33 5 June 2000Valencia T. Bowcock33 Flow Control System MAP-FCS –UDP level (frames) –solve packet-loss problem Bad hubs(D-Link) NIC Realtek clones with high failure rate –Broadcast system 4 Mbytes/s 300 (Master to Slaves) –Point to point on fail –Standard Mode Communication only with master –Control up to 10,000 PCs

34 5 June 2000Valencia T. Bowcock34 Performance Jan/May 00 –15 million GEANT events for optimization –cf 250,000 possible at CERN –DELPHI events 500,000/day Trilinear Gauge Couplings, W-mass systematics –ATLAS, CDF, H1

35 5 June 2000Valencia T. Bowcock35 User Interface to master only –Web/Grid interface –Security Submission script –Job Control File Sequential jobs, files to keep etc Quick and easy to use Statically linked executable Toolkit –Enables assembly/merging of 300 outputs

36 5 June 2000Valencia T. Bowcock36 MAP-2001 Extension of existing architecture –Vast underestimate of amount of MC required –Extend to 1000 PCs MHz PIII with 72Gbyte disks 128MBytes memory Switched network (&higher quality!) Better NICs/(onboard?)

37 5 June 2000Valencia T. Bowcock37 MAP-2001 Capability –Standard MAP mode –DST transfer –Search Engine –Interprocess communication –Large Internal Store Minimize network traffic Reprocessing

38 5 June 2000Valencia T. Bowcock38 MAP on the GRID MAP connected –Via masters –Globus installed First step –Submit jobs

39 5 June 2000Valencia T. Bowcock39 Data Transfer Data transfer to/from –Liverpool-CERN/RAL –Liverpool-SLAC/FNAL High Speed link may be a waste of money –3MCHF for 2MBs line! –Quality of service –Probably not true in long term Transfer disks

40 5 June 2000Valencia T. Bowcock40 Grid 2005 Tier 1 T Tier 0 (CERN) T2

41 5 June 2000Valencia T. Bowcock41 Extending MAP Wish to store events –Part of our mindset (reevaluate?) With existing system –Build an analysis and storage system –Add on disk servers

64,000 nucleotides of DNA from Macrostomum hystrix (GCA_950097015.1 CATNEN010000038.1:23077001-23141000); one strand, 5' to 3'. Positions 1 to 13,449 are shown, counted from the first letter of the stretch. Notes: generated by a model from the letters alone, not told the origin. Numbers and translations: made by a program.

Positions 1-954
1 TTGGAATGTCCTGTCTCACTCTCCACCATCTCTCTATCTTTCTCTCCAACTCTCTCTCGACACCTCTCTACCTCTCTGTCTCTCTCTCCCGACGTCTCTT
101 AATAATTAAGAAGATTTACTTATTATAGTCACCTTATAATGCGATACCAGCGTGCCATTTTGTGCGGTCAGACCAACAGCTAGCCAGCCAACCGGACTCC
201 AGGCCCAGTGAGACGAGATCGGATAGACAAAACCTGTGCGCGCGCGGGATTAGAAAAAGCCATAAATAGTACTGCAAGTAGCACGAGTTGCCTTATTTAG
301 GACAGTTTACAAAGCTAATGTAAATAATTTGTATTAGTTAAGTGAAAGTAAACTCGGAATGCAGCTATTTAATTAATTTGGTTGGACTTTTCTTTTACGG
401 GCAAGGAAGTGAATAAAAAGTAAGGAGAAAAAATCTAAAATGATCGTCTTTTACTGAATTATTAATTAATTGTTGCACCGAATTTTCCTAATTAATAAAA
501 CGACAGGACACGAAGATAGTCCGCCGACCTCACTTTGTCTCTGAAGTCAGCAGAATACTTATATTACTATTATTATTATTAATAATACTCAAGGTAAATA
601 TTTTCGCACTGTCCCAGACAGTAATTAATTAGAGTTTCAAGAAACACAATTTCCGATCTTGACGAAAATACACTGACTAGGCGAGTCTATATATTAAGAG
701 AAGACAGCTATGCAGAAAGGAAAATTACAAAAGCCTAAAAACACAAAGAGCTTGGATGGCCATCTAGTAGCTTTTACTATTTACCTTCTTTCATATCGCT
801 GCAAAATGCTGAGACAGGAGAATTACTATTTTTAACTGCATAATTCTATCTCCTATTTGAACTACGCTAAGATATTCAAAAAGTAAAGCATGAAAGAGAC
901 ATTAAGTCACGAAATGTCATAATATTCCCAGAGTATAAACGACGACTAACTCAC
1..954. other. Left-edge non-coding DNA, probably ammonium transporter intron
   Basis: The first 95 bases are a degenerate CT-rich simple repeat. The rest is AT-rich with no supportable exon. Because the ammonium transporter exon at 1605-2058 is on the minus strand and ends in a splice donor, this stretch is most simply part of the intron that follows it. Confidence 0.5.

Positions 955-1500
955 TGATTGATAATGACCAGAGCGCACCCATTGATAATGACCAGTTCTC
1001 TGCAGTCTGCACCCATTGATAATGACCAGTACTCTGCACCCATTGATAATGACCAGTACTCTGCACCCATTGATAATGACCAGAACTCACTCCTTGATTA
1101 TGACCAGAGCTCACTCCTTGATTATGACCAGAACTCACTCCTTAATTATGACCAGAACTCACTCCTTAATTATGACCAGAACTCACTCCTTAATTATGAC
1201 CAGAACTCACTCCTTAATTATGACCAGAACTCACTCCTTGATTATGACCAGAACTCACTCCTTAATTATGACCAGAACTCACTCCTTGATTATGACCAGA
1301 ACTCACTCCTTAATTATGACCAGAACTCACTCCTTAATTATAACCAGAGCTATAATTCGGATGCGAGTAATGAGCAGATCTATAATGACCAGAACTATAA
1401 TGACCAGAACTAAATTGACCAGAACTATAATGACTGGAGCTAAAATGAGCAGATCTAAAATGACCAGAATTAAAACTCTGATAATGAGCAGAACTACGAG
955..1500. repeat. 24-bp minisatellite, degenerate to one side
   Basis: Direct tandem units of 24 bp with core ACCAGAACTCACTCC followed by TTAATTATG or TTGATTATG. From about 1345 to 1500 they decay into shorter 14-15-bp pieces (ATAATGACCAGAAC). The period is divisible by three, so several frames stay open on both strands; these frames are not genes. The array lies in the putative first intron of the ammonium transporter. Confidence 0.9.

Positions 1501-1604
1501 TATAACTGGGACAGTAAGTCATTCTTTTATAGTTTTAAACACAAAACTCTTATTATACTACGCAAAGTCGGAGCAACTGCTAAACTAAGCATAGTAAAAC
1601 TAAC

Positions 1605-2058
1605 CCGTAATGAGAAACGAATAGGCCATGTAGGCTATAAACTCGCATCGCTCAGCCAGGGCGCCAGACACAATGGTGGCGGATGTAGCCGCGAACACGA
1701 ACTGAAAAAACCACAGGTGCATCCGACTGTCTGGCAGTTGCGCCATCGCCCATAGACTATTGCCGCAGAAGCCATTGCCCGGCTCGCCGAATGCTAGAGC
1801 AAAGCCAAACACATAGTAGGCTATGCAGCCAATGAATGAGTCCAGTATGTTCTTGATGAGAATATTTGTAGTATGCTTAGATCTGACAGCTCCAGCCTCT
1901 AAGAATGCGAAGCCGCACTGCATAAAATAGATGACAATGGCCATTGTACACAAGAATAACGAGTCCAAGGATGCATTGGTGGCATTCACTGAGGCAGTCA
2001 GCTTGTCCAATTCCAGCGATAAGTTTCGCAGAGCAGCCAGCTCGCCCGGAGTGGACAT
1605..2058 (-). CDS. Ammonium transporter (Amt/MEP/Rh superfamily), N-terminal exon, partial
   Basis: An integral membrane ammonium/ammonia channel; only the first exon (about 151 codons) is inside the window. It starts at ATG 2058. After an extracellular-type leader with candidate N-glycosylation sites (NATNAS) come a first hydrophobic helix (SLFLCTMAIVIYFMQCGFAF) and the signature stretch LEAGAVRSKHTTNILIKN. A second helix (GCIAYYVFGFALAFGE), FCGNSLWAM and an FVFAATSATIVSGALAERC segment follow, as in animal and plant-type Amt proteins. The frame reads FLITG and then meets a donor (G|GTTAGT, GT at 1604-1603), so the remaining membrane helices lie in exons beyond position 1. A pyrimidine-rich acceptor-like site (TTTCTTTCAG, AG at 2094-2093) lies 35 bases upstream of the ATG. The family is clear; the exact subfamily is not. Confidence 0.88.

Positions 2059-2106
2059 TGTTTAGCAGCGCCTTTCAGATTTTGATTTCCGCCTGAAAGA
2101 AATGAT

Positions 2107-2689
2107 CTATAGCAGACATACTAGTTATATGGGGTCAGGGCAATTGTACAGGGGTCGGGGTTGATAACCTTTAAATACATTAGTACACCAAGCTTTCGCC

42 5 June 2000Valencia T. Bowcock42 COMPASS

43 5 June 2000Valencia T. Bowcock43 COMPASS Have 3Tbytes of store for R&D on GRID and exploitation of MAP MAP & COMPASS are complementary… Originally requested 40TBytes of store –For H1, BaBar, ATLAS, DELPHI

44 5 June 2000Valencia T. Bowcock44 COMPASS-99

45 5 June 2000Valencia T. Bowcock45 COMPASS-00 3Tbytes –On top of 1TByte MAP internal Rack Mounted Prototype of 40Tbyte system

46 5 June 2000Valencia T. Bowcock46 Health Grid Virtual Population Laboratory –Co-proposed by Liverpool for a world scale met office for disease prediction in collaboration with WHO –Analysis power based on MAP 5000 PC system

47 5 June 2000Valencia T. Bowcock47 Health Grid Community Health Surveillance –WAP, local data bases Information –statistics, Analysis –MAP like centres WHO Med Centre

48 5 June 2000Valencia T. Bowcock48 Comments High Power MC systems vital for HEP –Do we have/plan enough for LHC? –MAP systems available off the shelf Cost and Techniques of Storage –Small groups cant afford/want HSM –Is tape obsolete? Problems for institutes not the same as for Tier 0/1 centres Move jobs … not data!

49 5 June 2000Valencia T. Bowcock49 Summary GRID will happen –How do we best use it for the benefit of mankind? –Health Grid In 2005 HEP Grid has to be in place Think of the future…